The pull-in behavior of a CNT-made nano-actuator surrounded with a magnetic flux has not been studied yet. Therefore, to validate the presented model, the non-linear governing differential equation was solved, neglecting the magnetic field. The obtained results were compared with the experimental data Ke et al. experimentally determined the instability voltage of carbon-made nano-actuator with an initial gap of 3 μm, length of 6.8 μm, and a wire radius of 23.5 nm^{[7]}. Figure 2 shows the nano-actuator gam as a function of applied voltages using our suggested model and those published in Ref^{[7]}. An excellent consistency between the current model and experimental results was obtained.

Figure 3 demonstrates the deformation of nano-actuator for different applied voltage from zero to instability voltage. This Figure illustrates that the CNT deflection increases by enhancing the external voltage. Interestingly, there is an initial deformation when no voltage is applied (i.e., β=0), which is attributed to van der Waals force. The nano-actuator deformation rises till the pull-in voltage, where instability occurs. It is worth noting that the deformation of CNT at the pull-in point defined the maximum actuation which can be carried out by the nano-actuator.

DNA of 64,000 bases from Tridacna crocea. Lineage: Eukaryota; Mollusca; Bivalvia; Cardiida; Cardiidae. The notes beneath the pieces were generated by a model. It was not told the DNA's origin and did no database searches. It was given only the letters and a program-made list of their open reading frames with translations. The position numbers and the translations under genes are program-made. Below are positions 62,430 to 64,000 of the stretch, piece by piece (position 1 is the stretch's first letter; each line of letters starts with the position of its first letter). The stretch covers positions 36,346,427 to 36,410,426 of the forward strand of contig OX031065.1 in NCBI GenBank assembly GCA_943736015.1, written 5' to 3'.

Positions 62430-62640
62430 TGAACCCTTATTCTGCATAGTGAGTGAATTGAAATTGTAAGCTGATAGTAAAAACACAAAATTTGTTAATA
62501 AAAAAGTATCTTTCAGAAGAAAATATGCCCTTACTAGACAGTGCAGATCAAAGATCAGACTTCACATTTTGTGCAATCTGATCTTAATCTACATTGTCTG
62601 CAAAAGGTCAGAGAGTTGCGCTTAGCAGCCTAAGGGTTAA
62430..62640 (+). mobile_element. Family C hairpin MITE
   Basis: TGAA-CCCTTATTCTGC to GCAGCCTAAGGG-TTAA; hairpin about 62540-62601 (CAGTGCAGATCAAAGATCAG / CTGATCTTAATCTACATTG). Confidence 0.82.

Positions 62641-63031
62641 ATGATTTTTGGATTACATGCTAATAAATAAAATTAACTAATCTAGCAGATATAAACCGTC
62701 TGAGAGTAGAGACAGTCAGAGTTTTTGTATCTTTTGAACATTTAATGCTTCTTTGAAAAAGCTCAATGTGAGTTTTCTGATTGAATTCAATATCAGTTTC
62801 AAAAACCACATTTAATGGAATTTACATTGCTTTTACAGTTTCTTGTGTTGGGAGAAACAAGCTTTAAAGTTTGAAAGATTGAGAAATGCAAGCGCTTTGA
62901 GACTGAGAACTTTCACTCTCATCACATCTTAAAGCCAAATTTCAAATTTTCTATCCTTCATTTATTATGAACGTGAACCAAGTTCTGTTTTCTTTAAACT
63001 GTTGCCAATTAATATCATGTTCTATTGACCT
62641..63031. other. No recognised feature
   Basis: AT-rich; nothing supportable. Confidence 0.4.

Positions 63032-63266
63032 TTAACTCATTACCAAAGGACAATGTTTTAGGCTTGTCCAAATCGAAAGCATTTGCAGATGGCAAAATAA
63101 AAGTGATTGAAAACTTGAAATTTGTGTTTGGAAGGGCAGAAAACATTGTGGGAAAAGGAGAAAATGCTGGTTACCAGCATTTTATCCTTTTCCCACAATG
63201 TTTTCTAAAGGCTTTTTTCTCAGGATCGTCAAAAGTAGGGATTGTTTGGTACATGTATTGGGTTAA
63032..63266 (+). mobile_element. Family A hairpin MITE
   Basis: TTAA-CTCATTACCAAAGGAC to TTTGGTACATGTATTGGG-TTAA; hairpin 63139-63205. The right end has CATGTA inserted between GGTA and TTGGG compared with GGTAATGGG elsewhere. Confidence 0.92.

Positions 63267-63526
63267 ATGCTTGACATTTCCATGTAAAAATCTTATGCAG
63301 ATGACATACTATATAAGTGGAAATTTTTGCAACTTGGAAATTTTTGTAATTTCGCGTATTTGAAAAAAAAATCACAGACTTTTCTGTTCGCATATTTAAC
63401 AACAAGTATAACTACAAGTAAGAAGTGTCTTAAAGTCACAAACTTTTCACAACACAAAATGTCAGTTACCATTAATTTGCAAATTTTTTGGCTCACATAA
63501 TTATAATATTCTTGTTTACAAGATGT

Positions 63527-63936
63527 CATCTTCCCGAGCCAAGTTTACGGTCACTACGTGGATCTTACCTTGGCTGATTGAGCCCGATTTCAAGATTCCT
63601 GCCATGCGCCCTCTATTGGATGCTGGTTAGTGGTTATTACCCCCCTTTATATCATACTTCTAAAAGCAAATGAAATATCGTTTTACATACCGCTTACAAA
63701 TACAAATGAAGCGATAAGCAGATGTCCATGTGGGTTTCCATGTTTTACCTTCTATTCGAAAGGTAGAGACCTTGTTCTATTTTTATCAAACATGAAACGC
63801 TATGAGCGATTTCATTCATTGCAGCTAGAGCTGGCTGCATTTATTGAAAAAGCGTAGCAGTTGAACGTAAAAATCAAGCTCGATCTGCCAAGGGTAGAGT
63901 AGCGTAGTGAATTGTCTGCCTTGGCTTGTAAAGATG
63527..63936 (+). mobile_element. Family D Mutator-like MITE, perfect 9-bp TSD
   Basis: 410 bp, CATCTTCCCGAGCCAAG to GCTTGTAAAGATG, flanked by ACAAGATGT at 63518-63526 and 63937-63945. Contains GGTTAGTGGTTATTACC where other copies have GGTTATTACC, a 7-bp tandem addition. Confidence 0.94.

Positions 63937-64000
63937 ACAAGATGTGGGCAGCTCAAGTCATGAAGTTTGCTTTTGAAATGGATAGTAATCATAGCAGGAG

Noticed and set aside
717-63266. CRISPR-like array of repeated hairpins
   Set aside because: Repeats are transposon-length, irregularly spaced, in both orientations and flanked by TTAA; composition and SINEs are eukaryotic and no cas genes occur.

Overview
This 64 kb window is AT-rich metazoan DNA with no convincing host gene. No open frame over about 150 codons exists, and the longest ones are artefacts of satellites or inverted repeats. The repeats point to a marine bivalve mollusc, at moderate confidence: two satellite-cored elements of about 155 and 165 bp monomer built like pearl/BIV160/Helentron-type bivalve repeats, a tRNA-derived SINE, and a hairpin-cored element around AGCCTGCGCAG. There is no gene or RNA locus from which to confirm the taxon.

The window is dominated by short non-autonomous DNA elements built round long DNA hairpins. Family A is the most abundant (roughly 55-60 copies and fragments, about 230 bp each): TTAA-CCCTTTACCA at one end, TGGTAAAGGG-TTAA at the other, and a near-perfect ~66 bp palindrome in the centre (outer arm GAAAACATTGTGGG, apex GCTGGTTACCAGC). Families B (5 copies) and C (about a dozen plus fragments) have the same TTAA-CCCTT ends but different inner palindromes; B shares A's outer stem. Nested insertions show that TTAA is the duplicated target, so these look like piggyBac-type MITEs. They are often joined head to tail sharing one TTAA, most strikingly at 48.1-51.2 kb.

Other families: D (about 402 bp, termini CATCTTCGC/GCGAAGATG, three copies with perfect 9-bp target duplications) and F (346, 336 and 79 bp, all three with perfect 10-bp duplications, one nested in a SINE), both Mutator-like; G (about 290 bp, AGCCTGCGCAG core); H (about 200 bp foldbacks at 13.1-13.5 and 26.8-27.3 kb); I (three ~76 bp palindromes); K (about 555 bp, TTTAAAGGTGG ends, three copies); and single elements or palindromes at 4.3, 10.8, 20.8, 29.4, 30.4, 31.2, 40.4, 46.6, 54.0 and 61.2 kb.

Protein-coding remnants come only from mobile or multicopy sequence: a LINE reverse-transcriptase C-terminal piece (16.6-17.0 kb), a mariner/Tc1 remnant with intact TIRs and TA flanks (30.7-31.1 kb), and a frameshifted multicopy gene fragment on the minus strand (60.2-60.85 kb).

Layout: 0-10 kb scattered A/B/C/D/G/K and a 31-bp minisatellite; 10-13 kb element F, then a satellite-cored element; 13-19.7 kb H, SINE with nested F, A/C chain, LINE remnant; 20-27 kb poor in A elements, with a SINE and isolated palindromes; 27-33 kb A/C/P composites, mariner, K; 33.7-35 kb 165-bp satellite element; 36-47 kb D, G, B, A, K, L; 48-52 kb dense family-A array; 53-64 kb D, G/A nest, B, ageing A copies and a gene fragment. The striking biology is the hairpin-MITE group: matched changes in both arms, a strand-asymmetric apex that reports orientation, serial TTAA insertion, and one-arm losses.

The impact of magnetic flux and van der Waals force on the pull-in characteristics are presented in Figures 4 and 5. Figure 4 shows the instability voltage, whereas Figure 5 shows the deformation at the pull-in position. These Figures investigate a nano-actuator without external magnetic flux and a CNT-manufactured actuator in a magnetic medium. Figure 4 shows that enhancing the van der Waals force results in the reduction of instability voltage. This Figure demonstrates that imposing an external longitudinal magnetic field drives down the instability voltage for all van der Waals force values. Figure 4 illustrates that instability occurs even without electrical load at a critical value of van der Waals force (i.e., β=0). This value of the van der Waals parameter is crucial for designing the maximum allowable length and lowest allowable gap of nano-actuators using the following relations:

(16)

(17)

The results of Figure 4, in combination with Equations (16) and (17), demonstrate that the external magnetic field shortens the maximum length and growth the minimum permissible gap.